JCU and Tattykeel collaborate on Margra lamb project

By Victoria Nugent
December 15 2021 - 11:00pm
JCU researchers are working with Tattykeel to develop a genetic test for their premium MARGRA lamb, sourced from the Australian White breed of sheep. PICTURE: Tattykeel

James Cook University researchers have teamed up with renowned NSW Australian White stud Tattykeel to make their micro-marbled lamb brand even better.

A genetic quality assurance index is being developed at JCU for Tattykeel's Margra lamb, building off an existing research relationship that has helped the Oberon-based stud to identify which genetic lines provided the finest eating quality.



The Margra lamb has been dished up at restaurants in Sydney, Melbourne, Singapore, Dubai and Los Angeles, winning acclaim from chefs.

JCU animal geneticist and nutritionist Associate Professor Aduli Malau-Aduli and his team will work with Tattykeel, the birthplace of the Australian White breed, on the project.

"We intend to provide farmers at the farmgate level with some form of a test where they can identify animals that carry a natural genetic ability to produce meat-eating quality characteristics," Prof Malau-Aduli said.

"A lot of the tools that are out there are based on estimated breeding value but this will be based on actual eating quality indices that have been tested in the laboratory that we can then link to the DNA of the particular animal."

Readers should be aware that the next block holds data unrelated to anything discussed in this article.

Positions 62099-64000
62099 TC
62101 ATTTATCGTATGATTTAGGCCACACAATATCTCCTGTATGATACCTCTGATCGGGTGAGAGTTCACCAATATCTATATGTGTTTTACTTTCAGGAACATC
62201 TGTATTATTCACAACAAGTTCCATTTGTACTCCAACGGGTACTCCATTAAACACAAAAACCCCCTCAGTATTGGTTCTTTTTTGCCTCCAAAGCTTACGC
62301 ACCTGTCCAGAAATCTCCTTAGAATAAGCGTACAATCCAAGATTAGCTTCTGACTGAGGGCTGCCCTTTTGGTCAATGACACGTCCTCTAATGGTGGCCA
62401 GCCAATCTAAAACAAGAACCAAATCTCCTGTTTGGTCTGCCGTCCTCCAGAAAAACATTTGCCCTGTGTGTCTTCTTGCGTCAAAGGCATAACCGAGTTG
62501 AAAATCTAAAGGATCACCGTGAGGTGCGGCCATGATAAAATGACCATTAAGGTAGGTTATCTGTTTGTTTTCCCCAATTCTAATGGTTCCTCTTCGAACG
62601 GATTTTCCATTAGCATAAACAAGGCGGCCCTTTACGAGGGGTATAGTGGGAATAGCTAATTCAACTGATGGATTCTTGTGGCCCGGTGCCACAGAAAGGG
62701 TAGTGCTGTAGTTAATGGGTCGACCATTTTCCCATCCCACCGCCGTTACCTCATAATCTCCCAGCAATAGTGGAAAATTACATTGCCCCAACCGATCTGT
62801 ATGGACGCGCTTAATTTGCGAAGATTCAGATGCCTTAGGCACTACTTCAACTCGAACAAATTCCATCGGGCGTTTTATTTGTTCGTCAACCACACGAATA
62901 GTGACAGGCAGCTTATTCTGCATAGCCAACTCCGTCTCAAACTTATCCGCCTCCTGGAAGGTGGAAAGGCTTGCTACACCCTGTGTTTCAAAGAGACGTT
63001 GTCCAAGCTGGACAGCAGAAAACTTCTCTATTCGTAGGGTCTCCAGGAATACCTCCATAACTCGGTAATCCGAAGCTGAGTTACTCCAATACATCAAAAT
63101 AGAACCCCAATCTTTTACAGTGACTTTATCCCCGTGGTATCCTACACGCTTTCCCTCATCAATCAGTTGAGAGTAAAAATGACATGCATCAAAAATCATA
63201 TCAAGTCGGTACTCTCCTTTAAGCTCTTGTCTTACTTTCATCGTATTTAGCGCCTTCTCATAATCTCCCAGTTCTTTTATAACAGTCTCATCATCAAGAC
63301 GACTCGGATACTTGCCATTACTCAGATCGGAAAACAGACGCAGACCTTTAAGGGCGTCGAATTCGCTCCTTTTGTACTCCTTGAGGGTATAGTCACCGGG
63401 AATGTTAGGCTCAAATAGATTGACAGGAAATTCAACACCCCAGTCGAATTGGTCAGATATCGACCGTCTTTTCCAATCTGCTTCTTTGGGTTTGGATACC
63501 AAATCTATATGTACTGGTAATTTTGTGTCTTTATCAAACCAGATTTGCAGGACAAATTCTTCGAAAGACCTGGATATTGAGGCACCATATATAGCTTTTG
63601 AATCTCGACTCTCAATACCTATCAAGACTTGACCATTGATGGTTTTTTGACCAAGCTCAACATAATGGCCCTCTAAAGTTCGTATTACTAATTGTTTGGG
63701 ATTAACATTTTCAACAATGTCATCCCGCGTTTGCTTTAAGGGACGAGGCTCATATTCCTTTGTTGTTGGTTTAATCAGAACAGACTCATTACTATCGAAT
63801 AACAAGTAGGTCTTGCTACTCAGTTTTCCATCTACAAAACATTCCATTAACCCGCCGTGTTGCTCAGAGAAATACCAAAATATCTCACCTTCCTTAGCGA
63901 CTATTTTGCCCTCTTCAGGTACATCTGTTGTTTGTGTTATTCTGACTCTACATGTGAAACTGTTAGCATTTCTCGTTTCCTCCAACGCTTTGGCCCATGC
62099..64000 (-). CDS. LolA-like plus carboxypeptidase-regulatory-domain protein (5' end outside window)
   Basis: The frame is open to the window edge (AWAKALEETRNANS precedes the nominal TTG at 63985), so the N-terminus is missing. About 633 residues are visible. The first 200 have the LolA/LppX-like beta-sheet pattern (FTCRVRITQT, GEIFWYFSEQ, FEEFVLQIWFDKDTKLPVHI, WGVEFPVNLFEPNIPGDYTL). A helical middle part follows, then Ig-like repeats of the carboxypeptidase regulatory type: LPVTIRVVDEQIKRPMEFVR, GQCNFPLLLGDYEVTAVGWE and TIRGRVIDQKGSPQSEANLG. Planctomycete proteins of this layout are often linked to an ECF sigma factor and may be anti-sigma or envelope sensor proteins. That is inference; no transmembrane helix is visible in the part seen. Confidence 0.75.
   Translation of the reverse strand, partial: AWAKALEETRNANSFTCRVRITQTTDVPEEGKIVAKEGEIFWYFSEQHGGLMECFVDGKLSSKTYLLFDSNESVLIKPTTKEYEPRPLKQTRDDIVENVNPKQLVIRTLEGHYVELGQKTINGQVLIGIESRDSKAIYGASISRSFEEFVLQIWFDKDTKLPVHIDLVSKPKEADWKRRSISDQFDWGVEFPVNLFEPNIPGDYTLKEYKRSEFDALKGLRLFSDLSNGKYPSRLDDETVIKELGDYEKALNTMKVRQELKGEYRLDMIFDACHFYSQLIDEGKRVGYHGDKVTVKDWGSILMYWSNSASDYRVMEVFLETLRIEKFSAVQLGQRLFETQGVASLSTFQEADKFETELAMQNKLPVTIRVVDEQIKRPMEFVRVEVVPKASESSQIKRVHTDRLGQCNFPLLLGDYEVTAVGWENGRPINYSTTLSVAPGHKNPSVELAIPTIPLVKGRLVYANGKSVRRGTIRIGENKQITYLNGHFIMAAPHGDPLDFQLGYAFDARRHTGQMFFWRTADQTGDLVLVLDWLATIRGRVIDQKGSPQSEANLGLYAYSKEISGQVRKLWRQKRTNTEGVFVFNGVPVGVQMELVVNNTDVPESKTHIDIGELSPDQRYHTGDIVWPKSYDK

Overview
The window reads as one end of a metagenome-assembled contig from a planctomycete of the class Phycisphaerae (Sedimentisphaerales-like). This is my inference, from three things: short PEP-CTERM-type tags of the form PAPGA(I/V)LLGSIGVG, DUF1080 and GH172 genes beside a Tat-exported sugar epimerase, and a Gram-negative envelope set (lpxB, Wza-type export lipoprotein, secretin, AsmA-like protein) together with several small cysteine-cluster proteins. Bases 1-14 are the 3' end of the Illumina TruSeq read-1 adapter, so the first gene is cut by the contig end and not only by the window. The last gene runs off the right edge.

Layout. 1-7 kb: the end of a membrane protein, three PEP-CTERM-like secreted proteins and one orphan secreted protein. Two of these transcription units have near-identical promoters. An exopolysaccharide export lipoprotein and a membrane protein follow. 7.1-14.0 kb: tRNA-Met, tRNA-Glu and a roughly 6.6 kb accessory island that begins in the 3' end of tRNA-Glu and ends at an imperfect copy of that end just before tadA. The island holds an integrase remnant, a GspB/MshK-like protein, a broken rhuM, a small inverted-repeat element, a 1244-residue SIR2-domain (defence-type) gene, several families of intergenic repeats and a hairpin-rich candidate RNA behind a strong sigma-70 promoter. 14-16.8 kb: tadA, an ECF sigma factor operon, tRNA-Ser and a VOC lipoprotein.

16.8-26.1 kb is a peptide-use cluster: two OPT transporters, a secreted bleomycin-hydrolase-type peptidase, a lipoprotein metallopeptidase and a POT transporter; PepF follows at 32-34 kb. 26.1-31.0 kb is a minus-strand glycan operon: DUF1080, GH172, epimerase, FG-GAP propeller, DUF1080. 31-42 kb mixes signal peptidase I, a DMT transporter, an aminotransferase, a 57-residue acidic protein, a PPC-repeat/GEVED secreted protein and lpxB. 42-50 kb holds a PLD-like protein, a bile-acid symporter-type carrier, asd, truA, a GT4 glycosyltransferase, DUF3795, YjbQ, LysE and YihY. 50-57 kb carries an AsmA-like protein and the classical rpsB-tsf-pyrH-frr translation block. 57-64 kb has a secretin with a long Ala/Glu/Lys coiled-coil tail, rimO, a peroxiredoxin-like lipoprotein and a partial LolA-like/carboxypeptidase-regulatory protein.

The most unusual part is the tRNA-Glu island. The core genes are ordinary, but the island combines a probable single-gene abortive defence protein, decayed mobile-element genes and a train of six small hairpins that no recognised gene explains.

The project, supported by a Science and Industry Endowment Fund Ross Metcalf STEM+ Business Fellowship grant, administered by CSIRO, will see JCU receive more than $450,000 over two years.


Through the support of Tattykeel's funding and the matching grant, early-career research fellow John Otto will be allocated to Tattykeel full-time for two years under the supervision of Prof Malau-Aduli.

It comes off the back of a partnership between Prof Malau-Aduli, Tattykeel stud principal Graham Gilmore and export manager Tim Leahy dating from 2016.

"We've been involved in testing their animals, assessing the parental generations and subsequent composites that come out of that to be able to tell them what the intra-muscular fat content and fat melting point is," Prof Malau-Aduli said.

"In the area of livestock agriculture, JCU has an important role to play, particularly in giving farmers advice on genetics, nutrition and a choice of animals that will meet market specifications."

Mr Gilmore said a lower fat melting point, high Omega 3 fatty acids and high intra-muscular fat had been crucial to success of the brand.

"From the tests that we've been doing and following generation after generation, we are narrowing the bell curve on genetic variation," he said.

"If you're looking for eating quality in meat, it has to be controlled genetically before you put the environmental factors in.

"We're not interested in estimations and Aduli is of the same belief. You need real data."

Mr Gilmore said extensive testing carried out by Prof Malau-Aduli and his team had helped narrow the variation of the fat melting point in MARGRA lamb to between just 30 and 36 degrees.

"The lamb market situation is a little like Wagyu beef," he said.



"Everyone knows Wagyu is a premium meat but there are certain brands where you are almost guaranteed you'll get high eating quality because they've done their testing, the feed regimes are right and they have control of the breeding through genetics.

"The Margra brand is the very best of the Australian White breed because it's from tested animals and we know what it's doing."

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